People can easily fall into self-destructive addictions to cope with stress and emotional pain. Most people hear the word addiction and think of the typical addictions like alcohol, drugs, gambling, sex, or food. Have you ever considered non-traditional addictions?
This week, we have been discussing the subject of trauma-- Not the obvious kind of trauma that occurs due to a natural disaster or global catastrophic event, but the more subtle kinds of trauma that often go unrecognized. These subtle forms of trauma impact our lives emotionally, though we often times might not recognize that is what we are experiencing.
As Teri discussed yesterday, Denial is the first stage in the grief process. What happens once denial is removed? After you realize your loved one is gone or you're really losing your job, or you don't have the marriage you once thought? Anger & Bargaining set in. Today we'll talk about Anger, tomorrow we'll address Bargaining.
This week as we explore conflict resolution tips, see if you can recognize strengths you already possess in this area, along with skills you need to sharpen a bit more. Here are a few more tips to make conflict more productive:
6. Eliminate cheap shots and "below the belt" comments. Conflict is to be respectful, using respectful words and phrases.
All week we’ve been discussing the serious topic of self-mutilation and cutting. We’ve discussed why someone may self-harm, how to react to someone who cuts, and how to communicate concern with someone who feels tempted to hurt themselves. The next step is getting in this process is getting professional help. A trained professional can help can help with:
People have a variety of ways to cope when going thru a hard time. Some people find healthy ways, but reality is that many people seek out ways to cope that are destructive and make things worse. Whether a person turns to addiction, isolating from loved ones, or hurting themselves to ease the pain, if the coping skill isn't promoting a person's emotional health and growth, it can lead down a bad path.
This week we are helping people understand more about cutting. It is something we've seen clients of many ages engage in to "numb" the pain of life.
So far, we have described what Seasonal Affective Disorder (SAD) is, as well as how it can impact your life. So what can you do to help with the symptoms? While there is no “cure” for SAD, there are things you can do to minimize and limit the symptoms to cope more effectively. Here are some treatment options:
Light Therapy. Light therapy is used with a “light box”, which is a specially designed device that produces high levels of light and is usually used for 30 minute intervals twice a day (or as prescribed by your doctor).
Psychotherapy/counseling. As with any form of depression, counseling can greatly assist you in identifying life stresses and learn better ways of coping that aid in depression symptoms.
Antidepressants. While not all people need antidepressants, if you have tried other methods of coping and seem unable to make improvements with your symptoms (or if they seem to be getting worse), antidepressants may be needed to help with SAD.
Living a healthy lifestyle. This means trying to keep a regular sleep schedule and good sleep hygiene, eating right, exercising, drinking water, limiting alcohol consumption, and eliminating addictive behaviors.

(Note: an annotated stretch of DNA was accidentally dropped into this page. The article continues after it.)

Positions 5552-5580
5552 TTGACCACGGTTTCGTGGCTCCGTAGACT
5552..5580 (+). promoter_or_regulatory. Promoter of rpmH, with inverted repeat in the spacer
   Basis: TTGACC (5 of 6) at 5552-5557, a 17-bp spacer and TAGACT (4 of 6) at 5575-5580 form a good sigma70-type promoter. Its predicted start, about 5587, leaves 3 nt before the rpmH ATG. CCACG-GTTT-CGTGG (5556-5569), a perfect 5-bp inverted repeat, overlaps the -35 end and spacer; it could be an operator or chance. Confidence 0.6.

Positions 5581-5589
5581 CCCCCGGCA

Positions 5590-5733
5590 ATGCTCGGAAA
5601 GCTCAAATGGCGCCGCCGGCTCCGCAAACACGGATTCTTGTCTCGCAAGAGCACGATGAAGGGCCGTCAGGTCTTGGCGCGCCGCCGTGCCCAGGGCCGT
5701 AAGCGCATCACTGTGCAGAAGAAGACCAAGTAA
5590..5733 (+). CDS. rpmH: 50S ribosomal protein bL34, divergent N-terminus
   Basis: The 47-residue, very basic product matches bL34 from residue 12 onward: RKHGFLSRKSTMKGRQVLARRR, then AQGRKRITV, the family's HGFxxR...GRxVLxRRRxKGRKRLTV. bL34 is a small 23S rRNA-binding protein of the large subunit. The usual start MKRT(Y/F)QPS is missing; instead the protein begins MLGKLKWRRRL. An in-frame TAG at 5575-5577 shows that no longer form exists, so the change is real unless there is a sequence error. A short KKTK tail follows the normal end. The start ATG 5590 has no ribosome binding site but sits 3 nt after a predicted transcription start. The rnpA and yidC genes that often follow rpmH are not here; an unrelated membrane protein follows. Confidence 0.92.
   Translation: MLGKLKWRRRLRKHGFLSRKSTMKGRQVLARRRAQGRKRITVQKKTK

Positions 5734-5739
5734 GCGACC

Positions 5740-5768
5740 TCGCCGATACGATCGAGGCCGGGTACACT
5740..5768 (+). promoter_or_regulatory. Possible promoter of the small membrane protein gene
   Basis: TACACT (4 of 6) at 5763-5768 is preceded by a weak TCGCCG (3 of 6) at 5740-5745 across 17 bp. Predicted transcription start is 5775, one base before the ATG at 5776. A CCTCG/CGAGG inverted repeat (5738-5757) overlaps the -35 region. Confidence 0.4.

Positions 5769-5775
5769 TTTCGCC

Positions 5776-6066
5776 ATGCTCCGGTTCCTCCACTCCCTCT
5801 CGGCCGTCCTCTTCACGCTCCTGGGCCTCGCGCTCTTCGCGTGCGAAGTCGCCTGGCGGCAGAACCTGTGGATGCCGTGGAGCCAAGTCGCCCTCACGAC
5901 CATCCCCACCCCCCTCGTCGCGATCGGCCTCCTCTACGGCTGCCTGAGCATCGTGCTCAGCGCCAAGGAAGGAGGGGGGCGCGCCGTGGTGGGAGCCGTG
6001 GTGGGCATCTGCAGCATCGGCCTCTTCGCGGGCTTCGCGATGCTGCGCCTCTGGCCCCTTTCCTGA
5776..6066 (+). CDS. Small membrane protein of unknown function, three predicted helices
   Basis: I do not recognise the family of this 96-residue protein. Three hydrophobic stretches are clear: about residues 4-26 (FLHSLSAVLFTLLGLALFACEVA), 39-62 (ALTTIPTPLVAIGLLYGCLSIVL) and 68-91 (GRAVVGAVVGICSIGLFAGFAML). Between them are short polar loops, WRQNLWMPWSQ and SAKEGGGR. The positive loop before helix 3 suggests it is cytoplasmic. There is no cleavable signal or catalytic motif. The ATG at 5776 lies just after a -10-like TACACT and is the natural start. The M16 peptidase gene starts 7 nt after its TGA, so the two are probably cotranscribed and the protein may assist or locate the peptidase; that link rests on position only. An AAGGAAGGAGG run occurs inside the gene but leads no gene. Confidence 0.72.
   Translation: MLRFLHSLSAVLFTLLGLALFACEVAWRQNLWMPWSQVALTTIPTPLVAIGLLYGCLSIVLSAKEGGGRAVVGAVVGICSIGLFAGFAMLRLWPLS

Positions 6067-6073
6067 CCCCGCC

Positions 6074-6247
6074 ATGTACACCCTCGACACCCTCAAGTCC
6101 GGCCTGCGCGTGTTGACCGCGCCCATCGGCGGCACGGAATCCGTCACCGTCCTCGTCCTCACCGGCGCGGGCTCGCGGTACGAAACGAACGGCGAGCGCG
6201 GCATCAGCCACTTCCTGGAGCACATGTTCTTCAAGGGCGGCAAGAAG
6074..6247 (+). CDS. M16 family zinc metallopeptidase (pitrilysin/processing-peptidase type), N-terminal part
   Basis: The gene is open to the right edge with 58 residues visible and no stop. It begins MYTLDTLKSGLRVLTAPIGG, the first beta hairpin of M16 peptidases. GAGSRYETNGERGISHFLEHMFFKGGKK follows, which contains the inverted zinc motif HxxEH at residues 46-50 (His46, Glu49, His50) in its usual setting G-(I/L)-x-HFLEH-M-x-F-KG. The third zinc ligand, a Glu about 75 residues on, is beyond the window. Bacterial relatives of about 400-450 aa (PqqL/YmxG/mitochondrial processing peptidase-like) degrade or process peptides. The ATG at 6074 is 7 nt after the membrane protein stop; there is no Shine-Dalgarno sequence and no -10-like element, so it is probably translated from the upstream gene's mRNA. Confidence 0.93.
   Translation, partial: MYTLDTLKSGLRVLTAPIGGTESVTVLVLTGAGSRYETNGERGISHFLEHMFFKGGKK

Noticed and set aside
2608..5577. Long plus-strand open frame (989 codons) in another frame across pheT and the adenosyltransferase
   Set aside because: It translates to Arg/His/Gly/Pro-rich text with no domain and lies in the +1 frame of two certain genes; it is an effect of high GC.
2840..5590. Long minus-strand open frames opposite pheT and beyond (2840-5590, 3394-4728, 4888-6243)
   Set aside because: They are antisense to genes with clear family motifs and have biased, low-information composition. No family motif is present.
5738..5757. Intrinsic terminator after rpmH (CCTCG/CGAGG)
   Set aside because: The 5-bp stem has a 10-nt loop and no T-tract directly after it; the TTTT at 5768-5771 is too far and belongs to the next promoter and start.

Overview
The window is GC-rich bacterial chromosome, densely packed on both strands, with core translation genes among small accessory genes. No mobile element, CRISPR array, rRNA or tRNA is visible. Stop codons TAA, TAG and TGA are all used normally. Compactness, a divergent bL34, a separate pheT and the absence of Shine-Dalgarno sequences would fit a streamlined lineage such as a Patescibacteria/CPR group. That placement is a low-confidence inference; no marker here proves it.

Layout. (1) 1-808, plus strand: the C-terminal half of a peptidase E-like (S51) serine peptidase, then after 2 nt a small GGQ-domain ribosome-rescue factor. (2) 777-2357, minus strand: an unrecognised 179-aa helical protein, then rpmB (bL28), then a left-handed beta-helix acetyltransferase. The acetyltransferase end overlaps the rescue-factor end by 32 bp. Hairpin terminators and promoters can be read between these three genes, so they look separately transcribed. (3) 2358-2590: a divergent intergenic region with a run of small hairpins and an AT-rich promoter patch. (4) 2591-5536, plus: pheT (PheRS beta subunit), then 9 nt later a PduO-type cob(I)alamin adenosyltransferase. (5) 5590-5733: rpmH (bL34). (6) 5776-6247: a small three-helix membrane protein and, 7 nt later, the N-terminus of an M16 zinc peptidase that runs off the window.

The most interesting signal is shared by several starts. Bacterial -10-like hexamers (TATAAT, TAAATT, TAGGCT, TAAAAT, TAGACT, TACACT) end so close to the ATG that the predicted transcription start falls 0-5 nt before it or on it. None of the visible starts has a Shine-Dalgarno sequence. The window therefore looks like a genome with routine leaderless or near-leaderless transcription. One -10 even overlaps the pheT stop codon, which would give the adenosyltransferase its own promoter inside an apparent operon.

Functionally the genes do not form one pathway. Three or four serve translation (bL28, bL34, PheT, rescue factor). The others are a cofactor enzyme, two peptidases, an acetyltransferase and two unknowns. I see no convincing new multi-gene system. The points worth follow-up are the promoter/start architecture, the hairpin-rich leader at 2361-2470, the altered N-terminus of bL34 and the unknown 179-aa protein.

There are many options to treatment for SAD, though the best treatment for you depends on the severity of your symptoms, as well as the duration for which they have been present. Don’t hesitate to contact your doctor or a professional counselor if you identify with SAD symptoms. Help is closer than you realize!
Joleen Watson, LMFT, MS, is a therapist at Imagine Hope Counseling Group. She enjoys doing marriage counseling, relationship counseling, couples counseling, and individual counseling. Imagine Hope also specializes in family, child and adolescent counseling and serves Indianapolis area including the surrounding areas of Carmel, Noblesville, Zionsville, Westfield, and Fishers.
Can you believe it’s December already? Christmas will be here in a few weeks and so will Christmas break. We hope all our readers take advantage of this time to be intentional about planning for and enjoying their break. This week we came up with several ideas that you can do as an individual or family over your break.
Have you identified the stressful areas of your life so far with this week's blog topic? Stress is something that is almost inevitable in our society today. With so many areas of life to balance, stress is bound to creep up on us once in awhile! Today, we will continue with some additional areas that stress may be causing difficulty, and discuss some tips that can help you with each.
Let's face it: Stress is unavoidable. Now that Teri has described for us the difference between "good" and "bad" stress, we can take action on conquering the "bad" stress and preparing for the "good" stress. As always, there are some things to stay away from when dealing with stress. If feeling stressed, avoid:
As a society, we tend to thrive on stress. It is an inevitable part of life. Whether it's from relationships, work, big life changes, money, kids, school, or just managing all of life's demands- we cannot get away from it. Stress is our body's way of reacting to difficult situations. But it doesn't always have to be a bad thing